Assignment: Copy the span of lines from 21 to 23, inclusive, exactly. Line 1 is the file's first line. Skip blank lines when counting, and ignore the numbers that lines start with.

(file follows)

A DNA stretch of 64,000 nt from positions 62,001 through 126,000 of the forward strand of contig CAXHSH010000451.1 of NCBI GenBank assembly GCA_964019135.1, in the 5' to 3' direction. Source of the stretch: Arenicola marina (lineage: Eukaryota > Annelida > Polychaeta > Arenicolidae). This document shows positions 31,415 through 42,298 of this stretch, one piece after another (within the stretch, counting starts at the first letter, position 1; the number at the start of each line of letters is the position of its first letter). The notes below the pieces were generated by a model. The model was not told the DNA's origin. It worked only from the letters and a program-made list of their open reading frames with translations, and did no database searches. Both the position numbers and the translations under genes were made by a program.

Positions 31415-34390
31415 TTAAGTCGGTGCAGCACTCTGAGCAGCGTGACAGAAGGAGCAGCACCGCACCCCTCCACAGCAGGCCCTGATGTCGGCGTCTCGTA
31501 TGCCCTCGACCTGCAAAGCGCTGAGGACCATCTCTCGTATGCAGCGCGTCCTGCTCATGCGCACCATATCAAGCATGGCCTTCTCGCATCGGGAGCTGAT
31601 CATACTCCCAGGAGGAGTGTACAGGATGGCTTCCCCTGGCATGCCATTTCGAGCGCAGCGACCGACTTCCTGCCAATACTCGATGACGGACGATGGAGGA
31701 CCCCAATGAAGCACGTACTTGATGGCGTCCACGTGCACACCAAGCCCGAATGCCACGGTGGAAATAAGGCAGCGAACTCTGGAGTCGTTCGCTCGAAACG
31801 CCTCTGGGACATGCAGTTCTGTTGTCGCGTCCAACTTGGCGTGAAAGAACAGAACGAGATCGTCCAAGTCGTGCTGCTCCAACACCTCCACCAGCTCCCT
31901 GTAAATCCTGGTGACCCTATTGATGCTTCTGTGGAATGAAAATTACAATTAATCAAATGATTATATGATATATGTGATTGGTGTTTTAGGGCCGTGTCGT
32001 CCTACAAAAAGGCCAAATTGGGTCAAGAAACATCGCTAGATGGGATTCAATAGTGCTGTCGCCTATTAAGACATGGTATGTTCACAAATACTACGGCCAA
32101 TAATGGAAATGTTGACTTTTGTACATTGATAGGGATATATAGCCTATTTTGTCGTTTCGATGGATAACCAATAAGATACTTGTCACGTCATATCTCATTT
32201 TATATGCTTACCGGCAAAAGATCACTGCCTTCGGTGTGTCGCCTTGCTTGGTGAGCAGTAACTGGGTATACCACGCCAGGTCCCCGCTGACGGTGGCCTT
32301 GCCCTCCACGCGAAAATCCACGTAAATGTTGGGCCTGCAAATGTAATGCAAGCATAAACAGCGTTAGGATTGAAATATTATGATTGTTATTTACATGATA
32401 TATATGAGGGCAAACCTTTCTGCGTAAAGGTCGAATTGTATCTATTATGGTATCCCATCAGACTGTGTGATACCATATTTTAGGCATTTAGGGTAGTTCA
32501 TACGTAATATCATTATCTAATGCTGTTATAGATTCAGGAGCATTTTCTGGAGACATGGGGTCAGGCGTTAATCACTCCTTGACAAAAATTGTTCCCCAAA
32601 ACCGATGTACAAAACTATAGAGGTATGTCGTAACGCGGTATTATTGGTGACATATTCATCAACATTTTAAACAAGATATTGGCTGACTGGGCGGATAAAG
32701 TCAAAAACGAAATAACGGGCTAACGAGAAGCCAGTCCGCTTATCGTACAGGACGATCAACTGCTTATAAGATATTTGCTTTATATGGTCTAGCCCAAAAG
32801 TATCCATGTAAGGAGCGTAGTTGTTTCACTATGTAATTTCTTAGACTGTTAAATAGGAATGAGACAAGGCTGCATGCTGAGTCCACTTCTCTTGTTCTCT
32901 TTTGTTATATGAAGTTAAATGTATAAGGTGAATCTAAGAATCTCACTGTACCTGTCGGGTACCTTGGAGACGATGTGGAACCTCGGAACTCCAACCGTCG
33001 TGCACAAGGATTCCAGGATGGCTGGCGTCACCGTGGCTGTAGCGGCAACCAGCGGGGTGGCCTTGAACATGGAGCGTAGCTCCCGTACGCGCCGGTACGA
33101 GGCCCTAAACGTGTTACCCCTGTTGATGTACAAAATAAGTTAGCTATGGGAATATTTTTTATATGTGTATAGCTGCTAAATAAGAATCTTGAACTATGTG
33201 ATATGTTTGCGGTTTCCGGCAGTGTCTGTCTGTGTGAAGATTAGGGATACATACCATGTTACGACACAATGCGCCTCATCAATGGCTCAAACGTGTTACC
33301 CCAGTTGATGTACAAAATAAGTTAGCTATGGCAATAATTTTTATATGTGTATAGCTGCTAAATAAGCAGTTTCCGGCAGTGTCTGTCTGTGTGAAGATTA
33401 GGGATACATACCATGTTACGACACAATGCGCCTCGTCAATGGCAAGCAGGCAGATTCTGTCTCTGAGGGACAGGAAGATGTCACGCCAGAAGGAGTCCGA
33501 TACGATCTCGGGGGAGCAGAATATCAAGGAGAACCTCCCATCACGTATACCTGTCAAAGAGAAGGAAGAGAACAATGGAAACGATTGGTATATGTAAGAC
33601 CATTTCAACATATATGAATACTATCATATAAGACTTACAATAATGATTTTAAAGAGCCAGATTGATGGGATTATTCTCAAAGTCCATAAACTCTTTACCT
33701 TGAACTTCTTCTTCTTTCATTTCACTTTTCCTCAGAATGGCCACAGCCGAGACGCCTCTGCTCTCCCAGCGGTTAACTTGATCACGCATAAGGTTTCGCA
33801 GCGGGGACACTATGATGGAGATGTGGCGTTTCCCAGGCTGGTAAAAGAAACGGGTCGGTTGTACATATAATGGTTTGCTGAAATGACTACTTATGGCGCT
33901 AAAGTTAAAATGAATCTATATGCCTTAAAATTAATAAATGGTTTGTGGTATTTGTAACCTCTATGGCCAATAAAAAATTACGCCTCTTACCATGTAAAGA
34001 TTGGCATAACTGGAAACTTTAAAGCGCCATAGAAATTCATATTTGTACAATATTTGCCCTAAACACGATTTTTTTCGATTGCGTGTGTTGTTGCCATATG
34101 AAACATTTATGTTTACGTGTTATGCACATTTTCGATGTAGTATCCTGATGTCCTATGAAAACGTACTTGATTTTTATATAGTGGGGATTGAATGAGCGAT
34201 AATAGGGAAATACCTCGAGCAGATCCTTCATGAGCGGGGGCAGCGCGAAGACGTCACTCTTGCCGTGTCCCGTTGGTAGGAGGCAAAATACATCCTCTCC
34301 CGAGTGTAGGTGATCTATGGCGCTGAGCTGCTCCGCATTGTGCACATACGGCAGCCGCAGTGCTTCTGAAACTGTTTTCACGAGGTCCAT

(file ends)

33201 ATATGTTTGCGGTTTCCGGCAGTGTCTGTCTGTGTGAAGATTAGGGATACATACCATGTTACGACACAATGCGCCTCATCAATGGCTCAAACGTGTTACC
33301 CCAGTTGATGTACAAAATAAGTTAGCTATGGCAATAATTTTTATATGTGTATAGCTGCTAAATAAGCAGTTTCCGGCAGTGTCTGTCTGTGTGAAGATTA
33401 GGGATACATACCATGTTACGACACAATGCGCCTCGTCAATGGCAAGCAGGCAGATTCTGTCTCTGAGGGACAGGAAGATGTCACGCCAGAAGGAGTCCGA